Attention To Details Solves Phantom Voltage Code

By Mike Greer, Diagnostician

author10Mike has been with Certified Transmission since 1996, and been in the industry since 1987. He is an ASE master Technician and has served as a Master Builder for the company in the past.

 

 

 

 

A growing trend that we have been seeing at all of our repair shop locations involve vehicles that are brought to us when a customer is referred to us by a general repair facility, or brought to us directly by the repair facility for diagnosis. In all cases, the shops are convinced that the vehicle either needs a transmission replacement, or that they feel the vehicle symptoms indicate a problem with the transmission. We have all seen it before when a vehicle shows up with engine misfire that is perceived to be the transmission, or a locked up fan clutch that is making the transmission “slip” or not shift into the higher gears. These types of issues are not going away any time soon, and actually things are getting to be more common as vehicle systems increasingly become more integrated and dependent upon each other to make the whole vehicle work the way it was designed to.

The subject of this article is a 2007 Nissan Maxima that was brought to us from a shop that we do a lot of work with. They had initially called and wanted to see if we could point them in a direction on what to look at. The shop had stated the vehicle had code P0868 (secondary pressure down), but after the code was cleared, it had not returned yet the car was still acting up. It would cut out and go into limp mode. I had asked about any other codes in other systems and they said it had a C1109 code (battery voltage out-of-range) in the ABS module, and the battery had been replaced a few weeks ago. I told them to make sure that the charging system was working properly and get back to me with what they had found.

The next day the Maxima was dropped off after the shop said they had checked out the charging system, so it must be the transmission. The shop uses the same Midtronics analyzer that we do and it has been pretty reliable. After verifying the issue, I started my standard evaluation. I follow the same procedure on every vehicle: check the transmission fluid, check the engine oil, use the pre-scan function on the Zeus workstation to scan all modules on the vehicle, and then check the battery and charging system. My test of the battery/charging system passed, lining up with what the shop had reported. I did pull the same C1109 code that was stored in the ABS module, but the P0868 had still not returned.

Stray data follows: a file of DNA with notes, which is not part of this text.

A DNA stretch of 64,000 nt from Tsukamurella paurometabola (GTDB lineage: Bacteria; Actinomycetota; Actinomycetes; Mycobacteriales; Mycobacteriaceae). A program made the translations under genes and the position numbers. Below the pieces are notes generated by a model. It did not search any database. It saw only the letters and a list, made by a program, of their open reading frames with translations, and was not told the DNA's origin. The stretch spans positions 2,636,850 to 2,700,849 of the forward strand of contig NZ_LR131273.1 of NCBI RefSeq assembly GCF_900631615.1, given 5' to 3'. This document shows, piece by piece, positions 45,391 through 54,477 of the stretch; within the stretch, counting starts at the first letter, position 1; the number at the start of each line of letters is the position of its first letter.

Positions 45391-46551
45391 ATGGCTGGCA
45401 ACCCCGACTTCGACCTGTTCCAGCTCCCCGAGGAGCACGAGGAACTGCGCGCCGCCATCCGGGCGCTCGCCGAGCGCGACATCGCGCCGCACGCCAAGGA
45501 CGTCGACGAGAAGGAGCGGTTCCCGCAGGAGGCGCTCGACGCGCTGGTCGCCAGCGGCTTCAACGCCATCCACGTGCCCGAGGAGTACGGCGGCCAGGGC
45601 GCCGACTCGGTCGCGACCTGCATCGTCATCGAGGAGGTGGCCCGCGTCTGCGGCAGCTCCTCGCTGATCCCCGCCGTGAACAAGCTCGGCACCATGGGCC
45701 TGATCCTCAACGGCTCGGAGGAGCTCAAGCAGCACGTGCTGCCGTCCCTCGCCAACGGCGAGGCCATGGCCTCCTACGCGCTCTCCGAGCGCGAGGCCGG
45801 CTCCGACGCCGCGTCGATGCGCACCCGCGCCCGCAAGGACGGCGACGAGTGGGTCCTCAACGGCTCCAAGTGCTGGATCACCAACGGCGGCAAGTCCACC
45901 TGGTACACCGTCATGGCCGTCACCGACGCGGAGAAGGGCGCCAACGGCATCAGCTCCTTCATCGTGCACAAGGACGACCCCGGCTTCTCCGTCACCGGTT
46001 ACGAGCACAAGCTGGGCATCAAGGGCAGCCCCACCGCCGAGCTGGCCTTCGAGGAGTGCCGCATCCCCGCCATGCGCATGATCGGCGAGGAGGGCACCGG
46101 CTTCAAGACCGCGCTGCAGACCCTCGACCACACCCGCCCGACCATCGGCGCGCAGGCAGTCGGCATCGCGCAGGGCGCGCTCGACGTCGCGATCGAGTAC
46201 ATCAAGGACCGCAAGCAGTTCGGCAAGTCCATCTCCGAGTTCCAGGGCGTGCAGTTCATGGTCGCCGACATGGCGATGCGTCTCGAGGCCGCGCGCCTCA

I then headed off for a road test. For most of the test drive everything was working well until I got about three blocks away from our shop. When accelerating from a stop the car just acted like it shut down. Throttle input was lost, and then it came back for a second, and then dropped out again. It had gotten so bad that I pulled off into a parking lot and walked back to the shop thinking the vehicle would not make it back on its own.

I checked out a few other vehicles at the shop and then went back to see if I could get the Maxima to make it back, which I did. I scanned for codes again and the C1109 was in the ABS module again. I wondered why the ABS module was the only module to set a code, but the issue seems to be affecting the transmission? I figured that I would just go to the source and monitor the battery voltage at the battery thinking that if anything, I would lose charging voltage due to a bad alternator. What actually happened was entirely different, however.

The voltage shot up past 19 volts on the meter. If you look at the results (FIG 1), each time the voltage goes down to a proper level the RPMs on the engine go up, and when the voltage goes high we lose throttle and the RPMs come back down. That screenshot was the most consistent example I had saved, and it also seemed to happen more consistently when I was accelerating heavier at lower speeds. When I got back to the shop I started doing a visual inspection thinking that the engine torque (torsional movement) was somehow affecting this.

198a

Figure 1

I spotted a two-wire plug on the alternator that did not quite look right. (FIG 2) When I went to unplug it to check terminal fit and to make sure it was not corroded, it simply pulled right off. It was not plugged in all the way! We use a product called Deoxit for electrical connections. It has done a really good job for us for cleaning corrosion, and it also improves conductivity, so I sprayed some of that on the connector and plugged it back in making sure that the locking tab was engaged and went off for another road test.

198b

Figure 2

Everything now was working well with voltage stable and no more cutting out and losing the throttle. I also did an extended road test to see if the transmission code would return and it did not. We called the shop and told them what had happened and what we did, and they were really surprised at the results and wanted to pay the diagnostic charges so their customer did not have any expenses. They called the customer to let them pick up the car directly from us and they were extremely happy that they did not have the expense of replacing the transmission.

It has been a few months since this happened so I had the service advisor call the customer just to see if everything was still working well, and I’m happy to report that no transmission issues have arisen everything was still working as intended.
It’s important to think about all of the conditions that are occurring when an issue exposes itself. In my case, it was the movement of the engine that was making the concern intermittent and elusive. That was the clue that helped crack the case.

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